7. How often are you checking in on the student? What about those students who are not doing the tasks?


    • HI Todd,

      Check-in varies by student. I have built in spots within the playlists for scheduled check-ins, but I’m constantly mingling and touching base all throughout the class (and after school thanks to technology). As far as the students who are not on task, it is very similar to any activity 🙂 I try to engage them with the activity, try to relate an assignment to something they are passionate about, use collaboration, and offer choice. Although students are working at their own pace, we do have some deadlines that they have to meet. I teach 8th grade and I think it’s important for the kids to learn how to manage their time wisely.
      Have a great day!

      • Hi Tracy,
        Thanks very much for the reply. I am thinking of this to do with my G 11/ G 12 Psychology classes. I use google drive every day which include my notes and embedded in those notes are videos etc. I want to try this but start small – with psychology it is such a content base course that i’ll really have to be creative with learning activities so the students can meet those objectives. Have you done any playlists that involve content based course? I listened to the podcast and it sounds alot like independent learning which is what i’m trying to incorporate into all of my classes. Any suggestions would greatly appreciated.
        Thanks for your time,

        • Hi Todd!
          I’m not entirely sure what you mean by content classes vs. noncontent classes, but in addition to my English classes, my sister has also used playlists all year for her high school math classes. I would just think about all the standards and content points you’re addressing and lay them out on a roadmap. Since the playlists take advantage of technology, the variety of activities are great. I suggest trying edpuzzle for delivering content notes/ lecture, padlet, Voxer, or Today’s Meet for backchannel discussion. Diigo for research. All the google tools for lots of activities 🙂 Goformative for formative assessment along the way! Recap is also a fun way to have students respond to questions. The possibilities are endless 🙂 Focus on the student’s experience as they learn the content in their journey. I would also give them lots of time to work together and allow them some control over pace, space, product, or process, if possible. I’d love to chat with you further about options!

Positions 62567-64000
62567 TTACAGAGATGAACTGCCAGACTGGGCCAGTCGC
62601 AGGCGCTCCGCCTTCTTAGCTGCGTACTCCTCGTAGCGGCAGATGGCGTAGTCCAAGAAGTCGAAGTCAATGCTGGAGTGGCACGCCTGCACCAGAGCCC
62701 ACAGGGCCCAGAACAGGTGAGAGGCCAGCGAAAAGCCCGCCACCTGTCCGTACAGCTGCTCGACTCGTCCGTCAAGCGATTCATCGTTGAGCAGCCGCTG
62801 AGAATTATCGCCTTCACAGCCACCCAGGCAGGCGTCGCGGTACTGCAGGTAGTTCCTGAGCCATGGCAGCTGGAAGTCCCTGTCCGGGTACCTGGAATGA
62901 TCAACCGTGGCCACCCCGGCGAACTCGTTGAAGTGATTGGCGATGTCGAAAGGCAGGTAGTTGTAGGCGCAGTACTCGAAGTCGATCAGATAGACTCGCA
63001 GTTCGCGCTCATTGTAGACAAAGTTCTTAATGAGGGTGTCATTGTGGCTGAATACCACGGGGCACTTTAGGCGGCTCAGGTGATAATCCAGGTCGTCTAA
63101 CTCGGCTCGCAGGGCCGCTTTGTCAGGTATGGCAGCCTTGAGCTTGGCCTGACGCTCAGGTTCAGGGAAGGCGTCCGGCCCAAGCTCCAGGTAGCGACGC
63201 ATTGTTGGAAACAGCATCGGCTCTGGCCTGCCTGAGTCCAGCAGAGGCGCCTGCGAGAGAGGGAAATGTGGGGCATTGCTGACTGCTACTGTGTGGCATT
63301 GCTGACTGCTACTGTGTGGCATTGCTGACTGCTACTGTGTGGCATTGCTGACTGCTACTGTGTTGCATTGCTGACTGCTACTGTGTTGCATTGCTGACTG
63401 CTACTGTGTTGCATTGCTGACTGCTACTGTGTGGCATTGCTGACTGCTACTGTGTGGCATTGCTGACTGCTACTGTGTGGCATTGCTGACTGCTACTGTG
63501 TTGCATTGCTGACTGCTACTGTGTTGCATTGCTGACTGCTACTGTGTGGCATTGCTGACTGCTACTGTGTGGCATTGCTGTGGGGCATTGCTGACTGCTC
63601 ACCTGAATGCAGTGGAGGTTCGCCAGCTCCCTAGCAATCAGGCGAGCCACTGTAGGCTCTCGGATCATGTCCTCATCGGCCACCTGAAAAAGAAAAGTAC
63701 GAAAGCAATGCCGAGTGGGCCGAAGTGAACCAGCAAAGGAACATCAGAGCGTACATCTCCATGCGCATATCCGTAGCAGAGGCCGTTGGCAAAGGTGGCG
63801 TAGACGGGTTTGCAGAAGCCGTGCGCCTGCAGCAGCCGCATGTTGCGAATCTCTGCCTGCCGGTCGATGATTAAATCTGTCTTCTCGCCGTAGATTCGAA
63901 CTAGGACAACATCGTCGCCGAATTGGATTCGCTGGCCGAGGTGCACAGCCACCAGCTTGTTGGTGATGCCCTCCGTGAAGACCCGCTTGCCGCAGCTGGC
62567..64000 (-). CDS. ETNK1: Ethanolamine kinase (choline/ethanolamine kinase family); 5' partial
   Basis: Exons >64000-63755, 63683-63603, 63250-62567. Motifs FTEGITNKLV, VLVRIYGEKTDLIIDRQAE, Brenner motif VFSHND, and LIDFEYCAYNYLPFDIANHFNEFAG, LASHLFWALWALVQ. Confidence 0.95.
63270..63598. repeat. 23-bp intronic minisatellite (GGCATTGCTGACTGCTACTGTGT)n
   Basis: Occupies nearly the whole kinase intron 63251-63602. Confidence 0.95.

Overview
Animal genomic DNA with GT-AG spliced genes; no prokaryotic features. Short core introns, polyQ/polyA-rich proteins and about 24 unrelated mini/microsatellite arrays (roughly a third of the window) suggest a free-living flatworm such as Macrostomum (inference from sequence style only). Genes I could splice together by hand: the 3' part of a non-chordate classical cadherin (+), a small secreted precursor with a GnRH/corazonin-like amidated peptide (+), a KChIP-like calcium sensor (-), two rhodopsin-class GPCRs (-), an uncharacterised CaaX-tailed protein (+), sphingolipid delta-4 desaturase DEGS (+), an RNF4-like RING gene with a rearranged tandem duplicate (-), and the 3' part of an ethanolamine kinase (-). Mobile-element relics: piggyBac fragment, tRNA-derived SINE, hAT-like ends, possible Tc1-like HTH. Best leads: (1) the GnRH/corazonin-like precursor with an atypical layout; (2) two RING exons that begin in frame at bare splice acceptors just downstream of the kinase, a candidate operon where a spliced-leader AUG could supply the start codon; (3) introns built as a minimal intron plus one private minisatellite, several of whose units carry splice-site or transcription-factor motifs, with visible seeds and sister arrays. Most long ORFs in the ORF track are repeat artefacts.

Have a great day!

          • Thanks alot Tracie – I guess what i mean by content is that in IB psychology students essentially need to know the content and display their learning through essay style question/answers. I try to incorporate hands on activities in my lessons as much as possible – but i struggle with generating ideas within a playlist that would help them deepen their understanding as well as strengthening their writing skills. I guess what i’m trying to say is doing meaningful activities/exercises etc that will benefit them come assessment time. That’s something I’ll have to spend more time thinking about. How do you assess for understanding if students are doing different activities? Thanks again for the feedback!

        • HI Todd!
          The content could be the same for the kids. Maybe you could just individualize how they can show mastery of the subject. There are so many ways students can show learning. Teach Thought had a great post on this http://www.teachthought.com/pedagogy/assessment/60-things-students-can-create-to-demonstrate-what-they-know/ Letting the kids respond and show mastery in a way that they choose is a powerful way to give them control over their learning. In addition, they could also be working on the same lessons in the playlists, but have some control over pacing… some may need more time, some may be quicker, but they can decide when they feel comfortable with the material and are ready for the assessment. Or maybe they decide that they need more practice time. My sister, the Math teacher, used common assessments for her units even though her kids were at vastly differing levels. Perhaps vary activities by grouping– Letting kids work alone or with a partner. Or (if appropriate) you could have some students read an article, some listen to a podcast on a subject, some watch a video, or some get a face-to-face lesson from you. It could all be on the same/ similar topics, but just varied in terms of delivery. Individualizing can still be done with common material. My Anne Frank intro playlist basically covered four learning stations. Each group was able to focus on what interested them the most as a whole.